With Ami’s friend kidnapped and taken back to her home country, it’s going to prove that much harder to steal the Bloody Teardrop. But Lupin won’t be deterred. But what’s Fujiko’s role in all this? And what’s happening in Padar? Remember, if you like this article and 5 Point Discussions, please share it on Facebook or Twitter! It really helps. And if you’ve got any comments or questions, please hit me up @SageShinigami.
1. You’d think the political intrigue angle was something they were only doing for a single arc, but it looks like it’s here to stay. Lupin Part IV from 2015 dipped its toe into a bit of that, but this season’s been much more involved. In “Chapter 3”, the story brings us to Padar, a country torn apart by a dogmatic adherence to the old ways juxtaposed with a society doing it’s best to push forward into the present. Princess Dolma’s father is a member of the people pushing for reform, while the country’s high priest heads up a traditionalist army.
Dolma was “kidnapped” in order to become a figurehead for a high priest who thinks his country has gotten too far from tradition, and he’s planned a coup d’etat which looks to stand a pretty good chance of succeeding given roughly halfway through the episode he’s convinced half the country’s army and captured key political figures in the country. It’s noteworthy even elsewhere in the world of Lupin, as we get a glimpse at how France and Lupin’s cousin Albert is taking Padar’s obvious political instability. It feels like Lupin’s way in over his head, but it just makes you root for him even harder–everyone else has all these complex, murky goals…and he just wants to steal shit.
2. Though it’s only for a few minutes, they do a great job of setting the stage for Padar, a place which almost feels like two different countries. On the one hand you get your stereotypical expy of a foreign country, and then on the other you get a literal City of the Future. A place where people pay for things using their phones, where doors have locks opened by iris signatures, and self-driving cars can take tourists directly to their hotels via personalized cars. It makes the future look so cool you automatically take the side of the reformist group at first. But there’s a downside to everything, and this technology–powered by the ShakeHands corporation–doubtless comes with a cost we’ll learn about before the arc is over.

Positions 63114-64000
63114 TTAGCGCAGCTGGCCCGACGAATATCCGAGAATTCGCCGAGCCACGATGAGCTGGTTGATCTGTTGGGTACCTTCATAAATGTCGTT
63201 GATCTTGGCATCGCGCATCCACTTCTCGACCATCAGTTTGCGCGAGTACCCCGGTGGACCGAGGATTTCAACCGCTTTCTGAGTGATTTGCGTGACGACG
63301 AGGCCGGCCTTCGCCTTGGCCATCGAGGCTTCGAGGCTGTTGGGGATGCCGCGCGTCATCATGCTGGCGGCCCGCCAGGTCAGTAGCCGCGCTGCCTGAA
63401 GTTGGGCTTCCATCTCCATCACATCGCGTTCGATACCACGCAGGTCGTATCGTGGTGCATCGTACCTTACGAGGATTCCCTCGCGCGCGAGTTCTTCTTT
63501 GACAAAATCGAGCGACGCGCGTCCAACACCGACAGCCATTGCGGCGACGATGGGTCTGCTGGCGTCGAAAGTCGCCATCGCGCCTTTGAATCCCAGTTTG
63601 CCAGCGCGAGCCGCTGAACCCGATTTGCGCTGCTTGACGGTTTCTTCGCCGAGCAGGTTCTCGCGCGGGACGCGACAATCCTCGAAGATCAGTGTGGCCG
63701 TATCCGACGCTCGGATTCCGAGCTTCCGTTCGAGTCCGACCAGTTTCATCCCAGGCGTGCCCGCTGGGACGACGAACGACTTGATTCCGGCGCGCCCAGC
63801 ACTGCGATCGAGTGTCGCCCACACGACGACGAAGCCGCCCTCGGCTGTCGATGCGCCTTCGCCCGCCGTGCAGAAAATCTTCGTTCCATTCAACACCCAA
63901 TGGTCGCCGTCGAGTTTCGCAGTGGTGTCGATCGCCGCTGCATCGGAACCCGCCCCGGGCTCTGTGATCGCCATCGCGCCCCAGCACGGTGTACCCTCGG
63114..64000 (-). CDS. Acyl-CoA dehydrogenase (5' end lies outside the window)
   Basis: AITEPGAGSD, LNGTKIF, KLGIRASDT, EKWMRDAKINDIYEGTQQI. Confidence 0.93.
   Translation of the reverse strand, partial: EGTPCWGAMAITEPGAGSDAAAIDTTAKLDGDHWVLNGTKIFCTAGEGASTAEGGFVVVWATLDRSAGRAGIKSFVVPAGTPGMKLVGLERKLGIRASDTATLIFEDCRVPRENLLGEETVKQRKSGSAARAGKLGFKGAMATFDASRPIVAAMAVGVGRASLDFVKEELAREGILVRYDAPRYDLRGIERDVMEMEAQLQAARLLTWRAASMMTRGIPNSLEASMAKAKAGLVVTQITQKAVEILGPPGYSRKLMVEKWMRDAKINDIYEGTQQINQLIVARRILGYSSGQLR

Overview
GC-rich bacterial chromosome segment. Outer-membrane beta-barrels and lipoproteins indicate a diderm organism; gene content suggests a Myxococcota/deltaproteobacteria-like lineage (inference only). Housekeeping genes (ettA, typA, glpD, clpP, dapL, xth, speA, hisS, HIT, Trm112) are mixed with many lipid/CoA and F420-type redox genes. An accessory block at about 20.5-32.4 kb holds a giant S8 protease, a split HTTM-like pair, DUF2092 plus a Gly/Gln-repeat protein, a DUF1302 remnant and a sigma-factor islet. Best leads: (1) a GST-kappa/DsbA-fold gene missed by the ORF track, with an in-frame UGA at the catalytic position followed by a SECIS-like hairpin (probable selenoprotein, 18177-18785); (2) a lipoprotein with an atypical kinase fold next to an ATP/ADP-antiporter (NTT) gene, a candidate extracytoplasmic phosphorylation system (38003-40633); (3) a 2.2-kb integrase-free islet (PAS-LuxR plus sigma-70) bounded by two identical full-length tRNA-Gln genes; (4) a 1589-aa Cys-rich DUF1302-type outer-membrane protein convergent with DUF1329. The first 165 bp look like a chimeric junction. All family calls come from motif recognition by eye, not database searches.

3. This week we see Ami continuing to work alongside Fujiko to rescue her friend. It feels a little forced at first to see Ami go so far to try and rescue someone she’d known for all but a few hours, but it’s not as farfetched as one might think. Ami’s a young girl who spent years separated from society–first because she was the captive of a child pornography ring, then later because she was a hacker who never traveled outside of a single room. Once she was exposed to the rest of the world by Lupin, she fell in love with it…but she’s still been pretty crap at making friends, because that’s hard even for those of us who haven’t been sequestered away for most of our lives. So it’s not hard to believe the first friend she’s made that’s actually her age she’d bond with pretty strongly.
At the same time, Fujiko’s beginning to pick up on Ami’s hostility, and it’s going beyond being embarrassed once ’cause she failed to escape a guard. She hasn’t quite sussed out it’s because Ami’s in love with Lupin though, and boy is that going to be quite the awkward conversation when we finally get to it.
4. So there’s a part at the end where Ami’s trying to sneak into the building where Dolma’s being held, only to get caught by the same guy who “rescued” Dolma in the first place. The guy’s a member of the CIA, which makes sense ’cause there was no way this blonde-haired, blue-eyed guy was from a country where the people look like Dolma. Turns out, America has their hands in this as they’re trying to help the traditionalist faction get their way. He makes quick work of the relatively inexperienced Ami, and is about to choke her out until Lupin shows up to save her at the last second.
Lupin’s spent the entire episode tracking down Dolma’s location to attain the Bloody Teardrop–narrowing down leads, knocking out guards and 3D printing replicas of their faces to walk around more secure areas undetected, and even pretending to be Zenigata for a bit–so while it does feel a little convenient, it’s not overly so. But what is surprising is how whoever wrote this episode takes time out to have Lupin trash America for being nosy, self-congratulatory assholes who can’t ever seem to mind their business when it comes to international politics. There’s literally a thirty second speech where he dresses down America in a way that’s so on the nose there’s no way this wasn’t something of an author avatar moment for whoever wrote the script.
5. The unexpected “what a twist” moment of the episode comes at the tail end. Lupin successfully tricks the CIA agent and ties him up with wire, but before he can save Ami and the Princess, he takes an arrow to his side courtesy of Dolma herself! It comes as a brief shock because we see Dolma earlier acknowledging how once the coup takes place she’ll be installed as a puppet Queen while the high priest runs things, but to be fair it’s not as if she ever said she had a problem with the role. Guess that’s what we get for making assumptions.
Of course, this leaves Ami in grave danger, with the guards having realized their security’s been breached and are closing in at the end of the episode, and her “hero” bleeding out on the floor. Again. Man, Lupin has the worst luck.
Lupin the III Part 5 is available on Crunchyroll.
- Three Identical Strangers Proves Life Is Stranger Than Fiction
- Netflix’s Disenchantment Announces #DisenchantmentQuest Before Premiere